Fundamental analysis involves a lot of looking at annual reports, reading up on a company’s competitors and getting familiar with some key metrics like income, revenue, cash flow and market capitalisation. You use these numbers to try and figure out if a share currently costs more or less than it’s actually worth. If you think it costs less than it is worth, then it makes sense to buy it—after all, if it’s worth a certain amount, you should eventually be able to sell it for that amount, once other people figure it out.

This is a great way to practice your business and finance skills...or build these skills up from scratch!

Why investors use this approach

Investors use fundamental analysis when they think their analysis is telling a different, more accurate story than the one the rest of the market is hearing. When investors buy shares based on fundamental analysis, they’re essentially saying that they think a company is underpriced right now, and will be worth more in the future. If you’re doing fundamental analysis, you can make this decision based on just a few metrics, or based on hours and hours of research. It’s up to you because, after all, you’re the one making the investment.

The tradeoffs

The main tradeoff with fundamental analysis is that you are making a bit of an educated guess. To succeed at fundamental analysis, you have to be correct about how much some shares are worth when the rest of the market is wrong. After all, if you think some shares should be worth $5, but they’re only trading for $3, you’re telling everyone buying and selling those shares that they’re doing so at the wrong price.

Technical analysis

Technical analysis is really different from fundamental analysis. People following technical analysis are trying to time the market—they want to buy when things are about to go up, and sell when things are about to go down. This is really hard, and people often get it wrong.

How it works

People who follow a technical analysis approach don’t bother with things like annual reports or market research. Rather, they only look at two things: the share’s price over time, and how many shares have been traded over time. Then, they try to find patterns in these two figures to signal an investment’s strength or weakness.

You’ll hear technical analysts talk about things like “support” (when a share’s price is heading down), “resistance” (when a share’s price is heading up) and “head and shoulders”, which looks like this:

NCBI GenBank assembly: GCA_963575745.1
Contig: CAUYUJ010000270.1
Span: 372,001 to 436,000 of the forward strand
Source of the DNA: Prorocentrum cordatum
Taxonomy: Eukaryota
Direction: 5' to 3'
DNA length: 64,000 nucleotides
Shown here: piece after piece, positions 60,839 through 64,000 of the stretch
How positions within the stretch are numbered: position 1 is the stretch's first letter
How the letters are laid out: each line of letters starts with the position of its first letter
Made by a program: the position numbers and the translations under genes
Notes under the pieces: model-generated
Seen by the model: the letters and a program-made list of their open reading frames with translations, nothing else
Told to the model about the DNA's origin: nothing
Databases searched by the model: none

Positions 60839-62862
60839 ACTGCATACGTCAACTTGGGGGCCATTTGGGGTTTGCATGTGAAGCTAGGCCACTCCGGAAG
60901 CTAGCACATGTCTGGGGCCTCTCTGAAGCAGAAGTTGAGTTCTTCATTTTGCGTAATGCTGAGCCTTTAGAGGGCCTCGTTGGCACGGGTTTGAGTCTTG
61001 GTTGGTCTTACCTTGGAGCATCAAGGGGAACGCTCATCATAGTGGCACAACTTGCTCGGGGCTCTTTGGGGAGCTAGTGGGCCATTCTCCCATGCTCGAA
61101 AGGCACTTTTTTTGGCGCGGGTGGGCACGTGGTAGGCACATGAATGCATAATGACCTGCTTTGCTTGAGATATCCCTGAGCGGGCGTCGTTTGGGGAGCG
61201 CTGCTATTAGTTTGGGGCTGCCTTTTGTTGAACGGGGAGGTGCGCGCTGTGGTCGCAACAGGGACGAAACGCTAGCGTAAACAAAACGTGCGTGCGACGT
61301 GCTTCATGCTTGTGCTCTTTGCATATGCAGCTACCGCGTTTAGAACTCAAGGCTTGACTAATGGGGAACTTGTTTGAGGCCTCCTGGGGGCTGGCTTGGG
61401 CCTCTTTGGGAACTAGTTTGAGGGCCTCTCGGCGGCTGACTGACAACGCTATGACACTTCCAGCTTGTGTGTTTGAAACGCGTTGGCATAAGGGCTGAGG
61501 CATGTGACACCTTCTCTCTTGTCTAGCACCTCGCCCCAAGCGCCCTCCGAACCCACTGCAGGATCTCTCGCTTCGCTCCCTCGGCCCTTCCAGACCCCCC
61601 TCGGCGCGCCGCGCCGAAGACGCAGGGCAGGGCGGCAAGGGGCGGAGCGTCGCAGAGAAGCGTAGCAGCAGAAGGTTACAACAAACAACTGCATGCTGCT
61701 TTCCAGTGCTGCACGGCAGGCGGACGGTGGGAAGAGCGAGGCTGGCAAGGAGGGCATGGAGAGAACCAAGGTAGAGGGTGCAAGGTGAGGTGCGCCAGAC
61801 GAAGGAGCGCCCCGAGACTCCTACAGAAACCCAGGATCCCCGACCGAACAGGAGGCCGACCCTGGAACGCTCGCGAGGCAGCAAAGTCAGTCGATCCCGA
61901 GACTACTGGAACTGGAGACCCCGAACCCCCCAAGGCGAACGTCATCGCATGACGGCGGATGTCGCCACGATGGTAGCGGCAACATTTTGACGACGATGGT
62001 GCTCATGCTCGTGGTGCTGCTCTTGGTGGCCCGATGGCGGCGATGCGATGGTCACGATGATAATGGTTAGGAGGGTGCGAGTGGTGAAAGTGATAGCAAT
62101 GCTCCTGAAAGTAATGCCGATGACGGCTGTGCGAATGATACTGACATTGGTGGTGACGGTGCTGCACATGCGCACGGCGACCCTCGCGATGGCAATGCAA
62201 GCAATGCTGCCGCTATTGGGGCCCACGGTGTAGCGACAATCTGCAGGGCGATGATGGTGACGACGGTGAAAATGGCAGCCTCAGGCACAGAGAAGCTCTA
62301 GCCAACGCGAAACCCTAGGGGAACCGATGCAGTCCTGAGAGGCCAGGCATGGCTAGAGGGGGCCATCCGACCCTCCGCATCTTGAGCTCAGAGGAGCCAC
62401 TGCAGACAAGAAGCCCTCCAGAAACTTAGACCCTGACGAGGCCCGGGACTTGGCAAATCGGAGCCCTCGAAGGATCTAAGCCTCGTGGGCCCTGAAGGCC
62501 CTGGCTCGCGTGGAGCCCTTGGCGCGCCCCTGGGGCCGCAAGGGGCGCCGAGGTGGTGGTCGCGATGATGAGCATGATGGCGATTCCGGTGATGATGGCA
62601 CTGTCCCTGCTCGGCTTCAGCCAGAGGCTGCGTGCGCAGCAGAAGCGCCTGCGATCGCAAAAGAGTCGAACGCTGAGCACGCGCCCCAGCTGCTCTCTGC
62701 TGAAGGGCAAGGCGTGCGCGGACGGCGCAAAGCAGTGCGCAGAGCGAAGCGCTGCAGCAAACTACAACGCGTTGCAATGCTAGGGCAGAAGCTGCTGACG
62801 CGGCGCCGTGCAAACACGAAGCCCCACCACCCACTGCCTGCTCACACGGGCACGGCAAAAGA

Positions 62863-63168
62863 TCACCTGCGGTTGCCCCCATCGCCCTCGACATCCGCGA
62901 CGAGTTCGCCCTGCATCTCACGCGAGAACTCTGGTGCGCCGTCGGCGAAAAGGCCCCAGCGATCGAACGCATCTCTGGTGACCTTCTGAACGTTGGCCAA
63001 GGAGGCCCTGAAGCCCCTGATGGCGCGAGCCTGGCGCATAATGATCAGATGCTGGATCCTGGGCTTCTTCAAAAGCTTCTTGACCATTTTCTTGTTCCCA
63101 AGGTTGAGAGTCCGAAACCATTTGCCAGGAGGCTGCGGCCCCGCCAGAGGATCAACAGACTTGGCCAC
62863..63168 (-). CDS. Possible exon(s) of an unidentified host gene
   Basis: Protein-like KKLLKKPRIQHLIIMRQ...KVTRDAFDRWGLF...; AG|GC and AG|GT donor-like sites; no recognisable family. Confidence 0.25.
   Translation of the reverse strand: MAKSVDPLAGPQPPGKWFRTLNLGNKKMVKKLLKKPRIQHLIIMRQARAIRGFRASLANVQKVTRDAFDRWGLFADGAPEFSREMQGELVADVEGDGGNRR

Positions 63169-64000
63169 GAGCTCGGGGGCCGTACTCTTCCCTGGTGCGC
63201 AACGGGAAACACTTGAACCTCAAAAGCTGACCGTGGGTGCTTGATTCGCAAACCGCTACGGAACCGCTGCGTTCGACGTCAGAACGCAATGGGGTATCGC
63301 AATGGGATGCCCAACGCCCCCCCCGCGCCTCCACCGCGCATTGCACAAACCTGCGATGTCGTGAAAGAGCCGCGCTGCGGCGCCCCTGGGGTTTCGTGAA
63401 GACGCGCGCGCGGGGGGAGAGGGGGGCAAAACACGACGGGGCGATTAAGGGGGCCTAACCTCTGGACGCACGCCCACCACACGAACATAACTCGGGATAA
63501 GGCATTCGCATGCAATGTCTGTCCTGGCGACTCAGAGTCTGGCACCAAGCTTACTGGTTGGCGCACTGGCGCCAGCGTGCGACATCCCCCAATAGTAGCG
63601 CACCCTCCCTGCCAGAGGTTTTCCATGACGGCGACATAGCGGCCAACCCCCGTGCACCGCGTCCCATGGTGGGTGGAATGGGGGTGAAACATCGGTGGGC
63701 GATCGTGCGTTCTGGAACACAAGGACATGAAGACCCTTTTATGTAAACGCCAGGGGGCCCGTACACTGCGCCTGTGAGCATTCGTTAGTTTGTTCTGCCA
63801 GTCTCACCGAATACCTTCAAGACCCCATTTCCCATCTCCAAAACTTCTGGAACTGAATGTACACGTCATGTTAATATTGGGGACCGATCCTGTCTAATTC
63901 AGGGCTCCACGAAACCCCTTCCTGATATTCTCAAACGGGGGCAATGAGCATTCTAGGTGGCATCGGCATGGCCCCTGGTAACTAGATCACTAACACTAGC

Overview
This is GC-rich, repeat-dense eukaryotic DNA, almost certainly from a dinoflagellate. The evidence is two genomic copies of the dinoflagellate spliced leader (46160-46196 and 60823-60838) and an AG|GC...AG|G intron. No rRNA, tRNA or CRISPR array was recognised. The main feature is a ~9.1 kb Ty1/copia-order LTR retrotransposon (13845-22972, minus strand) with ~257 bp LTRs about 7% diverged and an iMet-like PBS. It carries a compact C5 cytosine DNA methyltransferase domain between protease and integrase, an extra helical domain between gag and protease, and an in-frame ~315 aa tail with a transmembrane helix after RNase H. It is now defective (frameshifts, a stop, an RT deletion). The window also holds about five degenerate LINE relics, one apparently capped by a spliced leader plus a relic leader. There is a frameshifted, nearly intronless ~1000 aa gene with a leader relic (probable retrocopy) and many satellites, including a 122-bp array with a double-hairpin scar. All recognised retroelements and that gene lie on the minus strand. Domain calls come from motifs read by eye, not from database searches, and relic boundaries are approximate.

Image credit: Altafqadir (talk) - https://en.wikipedia.org/w/index.php?curid=28356046

Image credit: Altafqadir (talk) - https://en.wikipedia.org/w/index.php?curid=28356046

Why investors use this approach

Investors who use technical analysis are saying that they think past movements in a share’s price are a good predictor of future movements. If they’re right, they get rewarded with solid returns.

The tradeoffs

The main tradeoff here is that you are trying to time the market perfectly. What’s more, you’re trying to time the market based only on what the share’s price has done in the past—this is not usually a guarantee about what it will do in the future. There’s no set of rules or anything dictating that share prices have to follow a certain pattern.

Making a choice

Now that you have an idea of some of the different approaches, you can make a choice around which one (or combination) best suits you. And remember, you can manage your risk by making sure you’re diversified. If you have a well-diversified portfolio, little ups and downs and small failures in parts of it have less of an impact, particularly while you are building that confidence.

So it’s really all about what you want: your risk tolerance, your time horizon, and how much time you want to devote to investing. It’s up to you!

Ok, now for the legal bit

Investing involves risk. You aren’t guaranteed to make money, and you might lose the money you start with. We don’t provide personalised advice or recommendations. Any information we provide is general only and current at the time written.